Deutsche Telekom to Open Start-Up Incubator in Krakow

“Krakow is to Berlin what ying is to yang,” wrote Clarissa Steinhöfel on the Berlin-based digital innovation news website, VentureVillage. Steinhöfel, co-founder of the tech and start-up conference Startup Safary in Krakow, observes that it is easy to find tech-savvy entrepreneurs capable of starting companies in the German capital, but hard to find competent programmers. By contrast, she continues, in Poland: “Tech talent outweighs business brains,” which prevents small companies with innovative ideas from breaking through.

It is this mix of talent and inexperience that has prompted global player Deutsche Telekom to locate a start-up incubator in the city. Called hub:raum, the centre is due to open in April. Following in the footsteps of similar innovation centres established by Google and Motorola, DT describes hub:raum as a “hub that connects your team, vision, and expertise with the corporate power of Deutsche Telekom.” The first hub:raum was opened in Berlin last year, and Krakow has been chosen as the location for the second.

DT’s aim is to support promising telecom start-ups by providing coaching, supervision from mentors, access to their corporate infrastructure, financing and physical co-working space. In return, DT gets a share in the equity of the start-up. The extent of this share expectation has not yet been published but, according to Jakub Probola, Innovation Unit Manager for T-Mobile Polska, which is owned by DT, it will be: “the same as in other, similar programs – a smaller share rather than a larger share.”

DT’s decision to open its second incubator in Krakow was no surprise to Jacek Bielawski, Project Manager of the Krakow Technology Park: “It is stable, it is predictable and it is simply the best quality for the best price,” he said. The Krakow Technology Park also operates an incubator for new tech companies that aims to relieve start-ups from some of the pressures of legal, financial and marketing tasks so that they can focus on the development of their products.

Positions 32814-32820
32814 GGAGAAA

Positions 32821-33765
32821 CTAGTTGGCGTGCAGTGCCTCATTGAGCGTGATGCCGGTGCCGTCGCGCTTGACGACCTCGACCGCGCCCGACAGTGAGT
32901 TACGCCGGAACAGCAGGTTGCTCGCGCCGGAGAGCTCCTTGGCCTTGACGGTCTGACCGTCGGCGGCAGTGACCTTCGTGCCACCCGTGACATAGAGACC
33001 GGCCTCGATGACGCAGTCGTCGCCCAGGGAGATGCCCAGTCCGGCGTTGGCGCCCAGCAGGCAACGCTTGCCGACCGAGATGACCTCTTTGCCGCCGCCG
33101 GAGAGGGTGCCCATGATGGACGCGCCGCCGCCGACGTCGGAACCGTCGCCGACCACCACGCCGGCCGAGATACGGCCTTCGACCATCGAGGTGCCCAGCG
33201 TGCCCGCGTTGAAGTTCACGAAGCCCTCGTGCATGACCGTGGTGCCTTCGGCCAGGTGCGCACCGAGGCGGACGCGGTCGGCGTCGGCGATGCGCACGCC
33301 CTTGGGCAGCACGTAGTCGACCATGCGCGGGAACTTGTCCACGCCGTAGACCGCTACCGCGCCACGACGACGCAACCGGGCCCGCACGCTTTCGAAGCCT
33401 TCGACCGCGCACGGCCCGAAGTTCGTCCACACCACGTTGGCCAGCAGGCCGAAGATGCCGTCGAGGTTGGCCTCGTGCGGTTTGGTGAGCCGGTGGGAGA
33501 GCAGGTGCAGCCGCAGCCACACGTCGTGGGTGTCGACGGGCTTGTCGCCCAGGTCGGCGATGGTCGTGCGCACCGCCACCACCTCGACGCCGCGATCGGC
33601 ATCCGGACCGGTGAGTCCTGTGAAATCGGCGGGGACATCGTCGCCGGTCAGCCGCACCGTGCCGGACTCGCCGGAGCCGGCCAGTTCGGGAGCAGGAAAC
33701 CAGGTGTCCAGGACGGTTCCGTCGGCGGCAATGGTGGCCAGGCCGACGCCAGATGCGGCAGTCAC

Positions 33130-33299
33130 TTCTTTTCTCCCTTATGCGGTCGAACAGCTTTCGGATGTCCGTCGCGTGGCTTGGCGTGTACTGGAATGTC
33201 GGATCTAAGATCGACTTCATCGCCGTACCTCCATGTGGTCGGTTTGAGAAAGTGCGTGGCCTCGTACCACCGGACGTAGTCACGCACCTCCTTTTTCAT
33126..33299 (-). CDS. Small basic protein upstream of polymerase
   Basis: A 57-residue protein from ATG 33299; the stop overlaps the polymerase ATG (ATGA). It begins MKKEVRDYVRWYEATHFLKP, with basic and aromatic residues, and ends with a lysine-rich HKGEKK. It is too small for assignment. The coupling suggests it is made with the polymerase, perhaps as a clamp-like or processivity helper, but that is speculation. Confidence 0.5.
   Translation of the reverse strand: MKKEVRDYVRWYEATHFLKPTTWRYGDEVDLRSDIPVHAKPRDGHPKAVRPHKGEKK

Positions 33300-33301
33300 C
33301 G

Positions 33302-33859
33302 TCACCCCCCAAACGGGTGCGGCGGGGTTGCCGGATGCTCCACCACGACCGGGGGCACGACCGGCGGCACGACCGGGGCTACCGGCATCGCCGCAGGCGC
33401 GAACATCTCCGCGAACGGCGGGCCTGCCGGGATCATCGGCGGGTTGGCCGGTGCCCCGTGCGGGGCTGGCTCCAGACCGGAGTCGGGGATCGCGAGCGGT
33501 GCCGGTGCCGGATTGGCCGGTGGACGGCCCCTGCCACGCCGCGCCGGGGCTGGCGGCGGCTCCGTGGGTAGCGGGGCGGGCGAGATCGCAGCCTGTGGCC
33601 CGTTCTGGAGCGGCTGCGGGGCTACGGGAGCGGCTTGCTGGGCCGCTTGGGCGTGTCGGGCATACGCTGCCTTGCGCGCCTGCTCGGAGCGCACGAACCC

According to the latest report from the Małopolska Regional Development Agency, there are currently 36,000 students studying engineering and computer sciences in Krakow. About 8, 000 tech-students graduate in Krakow each year. The large number of qualified individuals in the job market is one of the city’s main attractions for both Polish and international IT firms. Krakow also has a Special Economic Zone (made up of 25 sub-zones in 23 municipalities), which bestows EU and national incentives on the companies that set up there. There are now more than 300 IT firms operating in Krakow employing more than 26,000 people.

The Berlin hub:raum is now working with four start-ups, one developing an app for lifelong learning, another offering an online marketplace for vintage fashion and design items, the third creating an online portal for beauty services, and the fourth developing a management service for online reviews. DT plans to accept a minimum of five start-ups this year for the Krakow hub:raum. These places are open to both Polish and non-Polish initiatives operating here. Anybody interested in a place should submit an application through the hub:raum website:

4 thoughts on “Deutsche Telekom to Open Start-Up Incubator in Krakow

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  • April 26, 2013 at 1:12 pm

    That’s a great news and it also reveals on what growing path is Cracow.

  • May 18, 2014 at 2:57 pm

    Nice article and one that opens up the story in Krakow also, shame to hear that politics or structural reforms may be in the way of utilising the latent IT tech talent there. We hope to see more of this type of event in and around Europe’s main tech hubs and open up the potential for more openings for /IT Jobs in Berlin, Krakow, London and elsewhere.

  • March 6, 2016 at 6:26 am

    Great to hear that Poland is motivating IT startups. Krakow is by the way a very nice city (been there in summer 2015), which is also a financial and now a start-up hub of Poland. Hopefully they will not have the same problem that Estonia has, when you have too many open IT jobs in Poland and not enough specialists to close them. That is the reason why Estonia is attracting IT force from EU and even Ukraine.


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